Breach List to Name Solo Practices
The Office for Civil Rights within the Department of Health and Human Services will begin naming the names of solo practitioners who have major breaches, rather than listing them only as "private practice." And that's only fair, because all other organizations of all sizes are named on the list.
When I originally asked why these practices weren't named on the list, which was mandated by the HITECH Act, OCR officials told me, as noted in an earlier blog, "Under current Privacy Act of 1974 provisions, the Office for Civil Rights may not disclose the names or other identifying information about private practitioners without their written consent."
In addition to naming names for all future major breaches at solo practices, OCR will name names retroactively as well.
Well, OCR took a closer look, and it determined that by expanding the definition of "routine use" of information that it gathers with its "system of records," which is now being modified, it could justify naming names, officials confirm.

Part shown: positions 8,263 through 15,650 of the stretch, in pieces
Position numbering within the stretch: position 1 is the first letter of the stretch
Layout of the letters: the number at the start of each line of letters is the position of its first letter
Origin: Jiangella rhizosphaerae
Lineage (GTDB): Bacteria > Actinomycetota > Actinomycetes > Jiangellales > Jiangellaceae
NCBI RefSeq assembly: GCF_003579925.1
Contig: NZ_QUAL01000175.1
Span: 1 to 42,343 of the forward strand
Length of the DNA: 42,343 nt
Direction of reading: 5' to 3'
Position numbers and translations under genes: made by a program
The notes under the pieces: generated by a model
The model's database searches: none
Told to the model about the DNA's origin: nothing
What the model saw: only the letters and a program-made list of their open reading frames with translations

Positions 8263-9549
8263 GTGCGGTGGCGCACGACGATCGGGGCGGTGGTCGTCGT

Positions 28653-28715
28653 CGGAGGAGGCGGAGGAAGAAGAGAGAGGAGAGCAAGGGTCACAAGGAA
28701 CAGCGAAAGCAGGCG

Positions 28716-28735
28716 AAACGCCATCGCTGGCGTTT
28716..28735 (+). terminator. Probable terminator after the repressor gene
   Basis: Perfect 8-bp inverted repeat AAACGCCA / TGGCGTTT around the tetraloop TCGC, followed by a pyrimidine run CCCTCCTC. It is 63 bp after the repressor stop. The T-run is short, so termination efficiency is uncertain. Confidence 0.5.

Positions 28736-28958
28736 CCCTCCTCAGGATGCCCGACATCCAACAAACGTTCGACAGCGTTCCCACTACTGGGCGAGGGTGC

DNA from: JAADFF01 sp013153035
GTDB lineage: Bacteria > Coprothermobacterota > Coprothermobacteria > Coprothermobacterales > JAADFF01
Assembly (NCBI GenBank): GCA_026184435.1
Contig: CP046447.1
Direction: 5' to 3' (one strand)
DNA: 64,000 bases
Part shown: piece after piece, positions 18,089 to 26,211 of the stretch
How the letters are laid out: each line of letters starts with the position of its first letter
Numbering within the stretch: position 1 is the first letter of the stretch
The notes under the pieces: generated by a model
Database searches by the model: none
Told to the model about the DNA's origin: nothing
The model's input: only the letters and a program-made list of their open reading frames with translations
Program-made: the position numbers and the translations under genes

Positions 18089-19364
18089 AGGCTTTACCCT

So the names of private practices should begin appearing on the list of breaches that affect more than 500 individuals by late May, officials say.
OCR issued a notice in the Federal Register April 13 about modifying its system of records, including a computer system called the Program Information Management System. Once the comment period on that notice ends May 23, the change in policy on naming solo practitioners can kick in.
In addition to naming names for all future major breaches at solo practices, OCR will name names retroactively as well, a spokesman said.
And that's progress.
But OCR still has a lot of work to do to make the list far easier to use. For example, visitors shouldn't have to make five clicks to find the list buried deep within its Web site.
Also, it's impossible to tell what breaches have been added to the site from week to week unless you've been saving printouts. That's because they're listed based on the date of the incident, not the date when the information was added. OCR could simply add the date when each breach was posted to make it easier for folks to identify new cases.
OCR also could provide a state-by-state guide, with an alphabetical list of organizations that have reported breaches. That way, if you moved to another state, you could easily find the list of local organizations with breaches reported.
But identifying "private practices" by name is, indeed, a good start down the path toward improving the list.